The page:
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Since last week I am finally back to my apartment in Palo Alto, doing laundry, shopping groceries, taking out garbages, and loving every minute of it.  As my work requires me to be on the road most of my time, I have grown to really appreciate being still at home while it lasts.

But what is home?  It could be a place where I hold my residency, which is here in Palo Alto.  I live here in a sense that I have all of my belongings in place and a lease contract to an apartment that allows me to “settle in”.  But I have lived here merely for a year now and for 8 months out of that one year I spent my time else where.  So do I really live here?

Or home could be where I come from.  In Japan I have all the comfort from my friends and family, where I can remind myself that I am loved and cared, which leads me to fully appreciate my life.  Meanwhile, this is a place I left behind when I was 16 to see the world and become something wonderful.  It is a place I look back and realize how far I came so far, and yet how much I still need to go to get to what I dreamed to be.  I also have a piece of my heart left in New York where I spent 15 years of my life growing up, being adventurous, and sometimes learning things in hard ways.  Ever since I arrived in Summer of 1992, the city took me by hand and expanded my horizon to the endless diversity of the world, and I never looked back.  But these are all in contrast to where and what I am now.  I imagine home to be something that represent me in present, so what is home?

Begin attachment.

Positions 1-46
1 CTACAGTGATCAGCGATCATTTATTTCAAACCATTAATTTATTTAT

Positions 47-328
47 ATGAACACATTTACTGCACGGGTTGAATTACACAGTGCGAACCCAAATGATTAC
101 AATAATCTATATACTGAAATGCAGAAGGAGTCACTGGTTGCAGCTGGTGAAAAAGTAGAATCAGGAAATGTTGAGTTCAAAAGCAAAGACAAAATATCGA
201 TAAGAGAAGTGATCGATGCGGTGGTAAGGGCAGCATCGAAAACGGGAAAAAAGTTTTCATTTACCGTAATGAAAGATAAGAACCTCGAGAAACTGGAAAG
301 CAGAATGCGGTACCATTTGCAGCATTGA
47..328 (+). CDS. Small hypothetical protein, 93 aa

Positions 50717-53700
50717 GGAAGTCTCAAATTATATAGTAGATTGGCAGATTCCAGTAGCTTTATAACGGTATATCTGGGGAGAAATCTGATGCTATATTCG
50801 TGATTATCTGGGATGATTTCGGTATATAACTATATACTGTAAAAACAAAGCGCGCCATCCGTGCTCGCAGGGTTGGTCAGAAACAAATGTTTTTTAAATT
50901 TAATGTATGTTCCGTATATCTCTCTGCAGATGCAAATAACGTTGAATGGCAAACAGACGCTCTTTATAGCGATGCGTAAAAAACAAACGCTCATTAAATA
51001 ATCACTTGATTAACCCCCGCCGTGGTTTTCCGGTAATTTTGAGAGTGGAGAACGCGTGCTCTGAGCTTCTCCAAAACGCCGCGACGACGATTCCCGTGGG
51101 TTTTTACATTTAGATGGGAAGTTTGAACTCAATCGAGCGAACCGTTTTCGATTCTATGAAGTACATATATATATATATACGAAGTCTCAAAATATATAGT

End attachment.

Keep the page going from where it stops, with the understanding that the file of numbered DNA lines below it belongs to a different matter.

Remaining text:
Pico Iyer explains in the TED Talk below, the home should be something more than a location for the nation of “places away from where you’re from”.   Something that allows you to go back to your true self and be still, and in that sense it doesn’t have to be a place but anything that leads you to where your heart is.

It is soothing to think that I can be home at any moment by stopping to recollect myself, and it is soothing because it holds truth for me.  I like that Iyer identifies this nation of no significant place because we can be a lonely bunch with less sense of belonging.  I like to think that having my inner sanctuary will allow me to be home, but I would also imagine it would be much more fulfilling to have someone to share it.

Having said that, I’m not sure if I’ve ever been truly home since I left where I’m from.  I know now that it is not a location in physical sense, but more about where my heart stands.  It can be a lot of places – but knowing it is where is starts, so I can get there.

So what is home, I think I know.  I just have to learn how to get there.